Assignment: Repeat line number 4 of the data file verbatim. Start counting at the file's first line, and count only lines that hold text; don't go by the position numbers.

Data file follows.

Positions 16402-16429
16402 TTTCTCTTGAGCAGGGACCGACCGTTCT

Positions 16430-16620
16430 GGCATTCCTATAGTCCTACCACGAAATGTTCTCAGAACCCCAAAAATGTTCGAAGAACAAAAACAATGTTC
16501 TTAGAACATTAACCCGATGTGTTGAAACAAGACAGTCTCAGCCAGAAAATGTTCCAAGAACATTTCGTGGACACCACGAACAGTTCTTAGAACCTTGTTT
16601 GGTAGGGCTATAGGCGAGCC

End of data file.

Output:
16430 GGCATTCCTATAGTCCTACCACGAAATGTTCTCAGAACCCCAAAAATGTTCGAAGAACAAAAACAATGTTC